Prehistoric Rubbing Rocks

Touch rock faces worn smooth by ancient mastodons along the Pacific coast.

Take an easy hike along Kortum Trail on the bluff above the blue Pacific and you’ll be on the path of ancient herds that once lived here.  You’ll pass several giant stone sentinels rising from the plain. These monoliths were carved by the ocean surf when sea levels were higher. They’re actually ancient sea stacks, just like the ones standing out in the surf today. Tens of thousands of years ago, during the last Ice Age, the plain you’re standing on was once beneath the Pacific Ocean. After ocean levels fell, this became rich prairie, covered far and wide with herds of animals, many of them now extinct.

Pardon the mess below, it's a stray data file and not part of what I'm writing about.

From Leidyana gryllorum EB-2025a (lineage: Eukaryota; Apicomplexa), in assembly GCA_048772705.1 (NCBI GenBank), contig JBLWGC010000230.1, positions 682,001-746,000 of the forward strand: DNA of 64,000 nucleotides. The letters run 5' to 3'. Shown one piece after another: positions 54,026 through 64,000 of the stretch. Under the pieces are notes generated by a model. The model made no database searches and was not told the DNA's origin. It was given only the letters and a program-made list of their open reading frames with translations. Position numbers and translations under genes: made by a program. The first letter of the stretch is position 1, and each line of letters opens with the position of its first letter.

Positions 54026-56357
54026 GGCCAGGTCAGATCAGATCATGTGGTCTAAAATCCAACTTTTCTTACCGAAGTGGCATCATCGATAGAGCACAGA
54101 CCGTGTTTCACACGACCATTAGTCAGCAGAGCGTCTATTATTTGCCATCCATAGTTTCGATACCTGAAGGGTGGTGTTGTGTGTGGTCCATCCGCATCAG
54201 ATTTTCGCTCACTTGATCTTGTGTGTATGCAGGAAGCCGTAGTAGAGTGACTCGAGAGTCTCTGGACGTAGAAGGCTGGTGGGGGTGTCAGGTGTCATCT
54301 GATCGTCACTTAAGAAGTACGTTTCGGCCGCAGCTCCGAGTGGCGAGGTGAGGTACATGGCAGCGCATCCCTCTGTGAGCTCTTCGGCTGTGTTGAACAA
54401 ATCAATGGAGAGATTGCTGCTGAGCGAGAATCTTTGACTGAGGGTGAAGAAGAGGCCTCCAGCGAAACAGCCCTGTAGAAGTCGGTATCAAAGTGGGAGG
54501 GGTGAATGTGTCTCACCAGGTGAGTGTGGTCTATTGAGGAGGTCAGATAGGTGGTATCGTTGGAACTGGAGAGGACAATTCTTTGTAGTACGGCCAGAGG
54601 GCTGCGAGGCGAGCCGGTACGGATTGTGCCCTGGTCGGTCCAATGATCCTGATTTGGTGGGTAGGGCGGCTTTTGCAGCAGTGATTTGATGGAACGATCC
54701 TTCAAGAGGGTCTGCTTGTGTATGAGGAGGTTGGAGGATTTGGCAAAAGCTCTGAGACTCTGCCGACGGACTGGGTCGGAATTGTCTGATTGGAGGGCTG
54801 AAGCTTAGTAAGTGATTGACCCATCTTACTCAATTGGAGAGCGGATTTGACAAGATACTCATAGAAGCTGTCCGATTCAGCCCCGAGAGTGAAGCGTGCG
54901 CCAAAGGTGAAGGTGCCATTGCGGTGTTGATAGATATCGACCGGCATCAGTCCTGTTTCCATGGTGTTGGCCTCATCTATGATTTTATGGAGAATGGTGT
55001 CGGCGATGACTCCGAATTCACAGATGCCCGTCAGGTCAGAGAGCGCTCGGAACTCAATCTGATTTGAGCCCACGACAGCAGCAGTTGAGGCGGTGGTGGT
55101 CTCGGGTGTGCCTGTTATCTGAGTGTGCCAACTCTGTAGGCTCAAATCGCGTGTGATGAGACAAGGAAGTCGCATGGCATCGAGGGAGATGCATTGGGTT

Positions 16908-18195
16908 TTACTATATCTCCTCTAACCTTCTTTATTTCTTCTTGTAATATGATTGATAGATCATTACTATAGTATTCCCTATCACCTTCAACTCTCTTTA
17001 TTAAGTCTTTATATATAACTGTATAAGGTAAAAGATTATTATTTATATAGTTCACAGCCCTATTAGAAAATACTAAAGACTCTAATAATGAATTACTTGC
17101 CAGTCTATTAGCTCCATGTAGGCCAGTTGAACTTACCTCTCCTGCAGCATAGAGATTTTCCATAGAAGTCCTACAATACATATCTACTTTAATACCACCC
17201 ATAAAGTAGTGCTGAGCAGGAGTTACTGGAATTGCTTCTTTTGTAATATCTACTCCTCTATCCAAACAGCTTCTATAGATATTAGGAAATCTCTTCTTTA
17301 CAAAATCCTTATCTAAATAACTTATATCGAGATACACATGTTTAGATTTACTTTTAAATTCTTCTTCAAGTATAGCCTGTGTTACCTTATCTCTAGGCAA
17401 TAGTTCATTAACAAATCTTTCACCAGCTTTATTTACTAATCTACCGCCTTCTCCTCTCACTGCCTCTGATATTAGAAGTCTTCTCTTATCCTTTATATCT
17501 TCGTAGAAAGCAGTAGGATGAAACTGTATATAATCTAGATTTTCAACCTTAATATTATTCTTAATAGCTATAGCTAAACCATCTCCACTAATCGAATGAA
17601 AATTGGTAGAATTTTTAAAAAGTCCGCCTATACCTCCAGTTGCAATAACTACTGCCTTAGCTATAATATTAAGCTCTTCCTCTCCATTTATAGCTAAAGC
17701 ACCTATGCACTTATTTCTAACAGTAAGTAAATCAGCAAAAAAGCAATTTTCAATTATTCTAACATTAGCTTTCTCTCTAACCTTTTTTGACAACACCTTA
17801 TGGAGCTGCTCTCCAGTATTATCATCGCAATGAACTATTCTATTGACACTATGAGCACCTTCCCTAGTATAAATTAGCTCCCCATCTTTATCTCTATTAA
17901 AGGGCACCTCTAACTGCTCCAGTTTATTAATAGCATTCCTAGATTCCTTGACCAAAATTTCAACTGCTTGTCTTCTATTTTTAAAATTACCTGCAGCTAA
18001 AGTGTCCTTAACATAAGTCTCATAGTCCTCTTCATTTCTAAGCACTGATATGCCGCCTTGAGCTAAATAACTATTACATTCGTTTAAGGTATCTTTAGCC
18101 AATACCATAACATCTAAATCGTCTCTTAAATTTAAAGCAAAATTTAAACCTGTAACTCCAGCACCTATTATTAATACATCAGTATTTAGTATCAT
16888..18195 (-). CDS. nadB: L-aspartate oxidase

As you pass the giant rocks, look on the east side (away from the ocean) for large, incredibly smooth patches along the rough vertical sides, down low and up high. Those patches are believed to have been worn smooth by generations of passing ancient mammoths rubbing their backs and sides against them – a grooming behavior still seen in African elephants today.

Kortum Trail winds through a large section of Sonoma Coast State Park. Find Sonoma Coast’s other inspiring and beautiful Sparks here.

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